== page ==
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Steps toward standardization in Massachusetts: MSDP effort asks providers, vendors to adopt common paper, e-forms.

Massachusetts is ahead of the game when it comes to health care reform, having instituted its own in advance of the federal Affordable Care Act (ACA). The same can be said for the state's electronic health record (EHR) system--even in behavioral healthcare. Led by the Association for Behavioral Healthcare (ABH), a trade group representing community-based mental health and addiction treatment organizations in the state, providers and payers are working together with the encouragement of the state to standardize reporting of behavioral healthcare information. But there are many bumps on the road, and it's not at all clear that all behavioral healthcare providers will actually be up to speed with EHRs by January 2014. The Massachusetts Standardized Documentation Project (MSDP) is a statewide integrated development effort supporting behavioral healthcare providers at the community level, so that they can integrate their EHR efforts with other electronic health initiatives in the state.

Created by providers, payers, and consumers, the MSDP focuses on federal, state, and accreditation requirements that support services that are recovery-oriented and person-centered. The Massachusetts Department or Mental Health participated in MSDP development, and requires that all CBFS (community based flexible supports) providers USC the standardized forms. The ABH runs the program that certifies EHR vendors to work with behavioral healthcare providers in the state (see Figure 1).

Figure 1: MSDP-certified electronic health record (EHR) systems certified in Massachusetts (as of 1/24/13):

MSDP Certified (full certification unless noted)

ClaimTrak Systems

CoCentrix, Inc.

Defran Systems



MindLinc--Duke University

Netsmart Technologies

System Q (level-of-care specific certification)

Every state's problem

Systems can't communicate when everyone enters different information--whether it's on paper or electronically, explained Ben Jacoby, marketing coordinator for Defran Systems, an EHR provider which is one of the handful certified by the MSDP. The information, and the fields--locations on the electronic form where the information is entered--must be standardized, Jacoby told Behavioral Healthcare, "Standardization is a problem on many levels--among different states, within states among different agencies, and even within agencies themselves," he said. But without this standardization, there can be no coordination of care.

The best standardization involves using an electronic health record, said Jacoby. Whether the patient goes to his primary care physician, or to a behavioral health agency, the continuity of care document goes with that patient.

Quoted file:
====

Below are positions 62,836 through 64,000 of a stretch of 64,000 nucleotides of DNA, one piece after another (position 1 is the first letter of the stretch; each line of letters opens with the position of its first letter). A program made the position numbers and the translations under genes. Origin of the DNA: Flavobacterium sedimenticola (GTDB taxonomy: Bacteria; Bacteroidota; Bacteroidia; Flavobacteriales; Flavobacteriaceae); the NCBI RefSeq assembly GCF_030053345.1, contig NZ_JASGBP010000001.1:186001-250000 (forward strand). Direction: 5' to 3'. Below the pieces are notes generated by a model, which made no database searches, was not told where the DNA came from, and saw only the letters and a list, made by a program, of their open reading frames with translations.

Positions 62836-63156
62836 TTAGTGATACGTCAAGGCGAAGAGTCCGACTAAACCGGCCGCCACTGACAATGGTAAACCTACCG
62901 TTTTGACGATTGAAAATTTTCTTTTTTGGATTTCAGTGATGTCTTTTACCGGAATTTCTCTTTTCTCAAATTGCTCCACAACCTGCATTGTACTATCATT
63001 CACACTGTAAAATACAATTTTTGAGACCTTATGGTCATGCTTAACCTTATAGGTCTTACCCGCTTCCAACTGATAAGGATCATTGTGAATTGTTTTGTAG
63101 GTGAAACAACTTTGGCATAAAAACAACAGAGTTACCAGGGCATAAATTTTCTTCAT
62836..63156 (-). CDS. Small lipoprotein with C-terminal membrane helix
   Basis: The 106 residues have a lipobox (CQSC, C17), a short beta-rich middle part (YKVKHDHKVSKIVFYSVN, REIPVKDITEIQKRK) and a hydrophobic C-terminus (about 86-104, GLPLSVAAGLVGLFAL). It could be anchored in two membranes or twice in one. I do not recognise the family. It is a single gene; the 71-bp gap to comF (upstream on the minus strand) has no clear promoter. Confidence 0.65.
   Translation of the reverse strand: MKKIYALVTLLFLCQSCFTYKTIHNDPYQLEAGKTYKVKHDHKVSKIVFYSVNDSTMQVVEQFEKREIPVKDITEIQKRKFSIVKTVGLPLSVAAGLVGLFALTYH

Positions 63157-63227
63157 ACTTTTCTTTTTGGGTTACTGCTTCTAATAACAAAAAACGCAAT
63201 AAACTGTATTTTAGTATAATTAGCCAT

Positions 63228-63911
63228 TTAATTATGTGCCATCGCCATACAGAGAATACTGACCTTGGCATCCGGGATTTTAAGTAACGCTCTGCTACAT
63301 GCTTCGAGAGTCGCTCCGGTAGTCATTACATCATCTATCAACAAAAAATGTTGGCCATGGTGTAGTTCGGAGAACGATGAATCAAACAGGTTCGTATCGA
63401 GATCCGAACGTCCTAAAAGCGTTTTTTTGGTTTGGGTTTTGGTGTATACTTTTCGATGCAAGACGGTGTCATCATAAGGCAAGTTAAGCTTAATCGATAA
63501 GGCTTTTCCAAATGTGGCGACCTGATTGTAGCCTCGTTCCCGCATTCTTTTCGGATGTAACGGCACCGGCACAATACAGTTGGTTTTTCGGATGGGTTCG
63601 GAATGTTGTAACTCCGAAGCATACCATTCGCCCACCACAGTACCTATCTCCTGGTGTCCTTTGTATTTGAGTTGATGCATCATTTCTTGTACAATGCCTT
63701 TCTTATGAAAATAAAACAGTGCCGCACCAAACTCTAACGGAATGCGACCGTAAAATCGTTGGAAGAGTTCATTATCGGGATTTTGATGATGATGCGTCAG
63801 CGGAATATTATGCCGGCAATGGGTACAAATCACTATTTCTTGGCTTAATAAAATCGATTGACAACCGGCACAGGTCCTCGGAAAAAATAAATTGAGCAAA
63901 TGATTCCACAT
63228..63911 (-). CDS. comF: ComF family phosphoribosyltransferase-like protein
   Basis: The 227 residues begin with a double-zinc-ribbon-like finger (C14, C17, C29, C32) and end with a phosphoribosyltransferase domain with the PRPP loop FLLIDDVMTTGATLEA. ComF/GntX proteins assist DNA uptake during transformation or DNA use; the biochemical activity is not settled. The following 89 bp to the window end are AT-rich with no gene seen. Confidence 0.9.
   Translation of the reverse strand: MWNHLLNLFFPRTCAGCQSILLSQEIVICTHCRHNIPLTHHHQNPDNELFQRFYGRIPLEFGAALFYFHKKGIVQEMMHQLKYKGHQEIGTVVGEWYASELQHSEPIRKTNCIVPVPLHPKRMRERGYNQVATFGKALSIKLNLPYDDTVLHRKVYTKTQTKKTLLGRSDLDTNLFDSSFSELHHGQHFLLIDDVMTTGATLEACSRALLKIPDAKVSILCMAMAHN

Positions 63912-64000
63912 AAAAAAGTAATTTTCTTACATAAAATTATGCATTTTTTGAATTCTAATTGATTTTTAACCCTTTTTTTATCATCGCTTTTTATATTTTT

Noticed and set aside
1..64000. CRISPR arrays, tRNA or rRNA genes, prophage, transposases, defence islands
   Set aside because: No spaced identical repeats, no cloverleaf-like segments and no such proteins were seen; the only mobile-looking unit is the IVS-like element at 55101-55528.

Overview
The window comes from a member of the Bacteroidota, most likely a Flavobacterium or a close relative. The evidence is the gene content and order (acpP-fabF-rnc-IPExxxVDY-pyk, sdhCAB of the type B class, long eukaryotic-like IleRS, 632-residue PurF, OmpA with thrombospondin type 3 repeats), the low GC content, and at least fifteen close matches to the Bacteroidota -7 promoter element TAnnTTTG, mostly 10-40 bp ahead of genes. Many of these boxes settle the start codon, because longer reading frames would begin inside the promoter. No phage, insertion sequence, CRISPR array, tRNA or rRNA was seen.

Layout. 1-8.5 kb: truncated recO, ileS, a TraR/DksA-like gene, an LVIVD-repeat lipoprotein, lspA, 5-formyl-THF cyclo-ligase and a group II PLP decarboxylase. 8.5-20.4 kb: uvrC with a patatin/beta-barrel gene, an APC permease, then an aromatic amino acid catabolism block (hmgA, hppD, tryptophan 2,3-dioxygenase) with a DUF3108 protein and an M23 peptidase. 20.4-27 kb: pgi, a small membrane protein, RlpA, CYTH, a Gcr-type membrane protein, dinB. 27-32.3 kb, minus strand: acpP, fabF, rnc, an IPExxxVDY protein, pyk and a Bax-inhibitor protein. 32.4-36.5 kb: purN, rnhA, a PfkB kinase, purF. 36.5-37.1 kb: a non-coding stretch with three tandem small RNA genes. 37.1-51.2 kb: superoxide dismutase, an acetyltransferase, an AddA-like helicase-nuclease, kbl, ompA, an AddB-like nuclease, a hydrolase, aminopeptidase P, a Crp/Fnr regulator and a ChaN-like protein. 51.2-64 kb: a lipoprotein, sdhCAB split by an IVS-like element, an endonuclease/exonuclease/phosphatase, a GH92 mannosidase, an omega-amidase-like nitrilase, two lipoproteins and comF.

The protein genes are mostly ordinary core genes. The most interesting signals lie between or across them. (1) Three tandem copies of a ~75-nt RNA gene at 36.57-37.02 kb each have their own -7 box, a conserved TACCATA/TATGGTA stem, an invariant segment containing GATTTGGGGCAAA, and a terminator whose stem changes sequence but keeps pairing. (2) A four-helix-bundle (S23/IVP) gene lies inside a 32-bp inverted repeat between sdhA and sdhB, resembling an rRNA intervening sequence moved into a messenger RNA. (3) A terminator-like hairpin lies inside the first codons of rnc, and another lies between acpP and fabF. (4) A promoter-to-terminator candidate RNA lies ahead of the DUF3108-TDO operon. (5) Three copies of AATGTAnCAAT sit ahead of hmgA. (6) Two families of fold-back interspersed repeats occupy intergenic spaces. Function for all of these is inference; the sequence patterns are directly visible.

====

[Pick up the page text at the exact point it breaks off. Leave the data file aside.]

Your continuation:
One state's solution

The solution is two-part: standardized forms, which can be on paper, and within EHR systems. Standardizing the language on paper is the first step, but there also has to be a second--adoption of EHR systems. That's where the MSDP is working hardest to facilitate the transition.

Currently, the MSDP is finalizing its first review of the electronic forms, said Vicker V. DiGravio III, ABH president and CEO. Because payer requirements are not static, the forms have to be continuously updated. Running in parallel to the forms standardization effort is the accreditation process for EHR vendors, also managed by the MSDP. Once accredited by the group, EHR vendors are free to adapt the MSDP forms for operation in their EHR products and to market their products with an MSDP logo.

DiGravio noted that the MSDP's process is "much less onerous" than the federal certification process for EHR vendors run by the Office of the National Coordinator at the Department of Health and Human Services.

Paper vs. EHR

Ironically, although the MSDP forms were designed to be used within EHRs and are much more cumbersome to use on paper, most providers are using them on paper, said DiGravio.

ABH members are enthusiastic about what the forms can do, especially in how easy the forms make it to comply with payer requirements, but providers can't take this positive step until they make a much bigger leap to adoption of an EHR system. "A lot of providers are using the forms in paper format because they don't have the money--the capital, or the reserves--to invest in an EHR system," DiGravio said.

For IT vendors, this is frustrating since they know that there's no return on investment for EHRs that aren't yet implemented. One example: forms in an electronic format can "prepopulate," meaning much of the information about a patient will be filled in automatically. "This saves administrative costs," said Jacoby. A range of additional benefits is listed in Figure 2.

Figure 2: Return on investment. The EHR Institute recently compared the
"hard" and "soft" return on investment (ROI) for having an EHR.

Hard ROI                  Soft ROI

Billing improvements      Reduces errors/improves patient

* Faster billing cycle    * Fewer adverse drug reactions

* Higher reimbursements   * Better documentation

* Higher cash collection  Maintains legibility of orders
from patients

Reduces rate of rejected  Improves communication, with easy
claims                    accessibility to patient

Improves accounts         Process efficiency improvements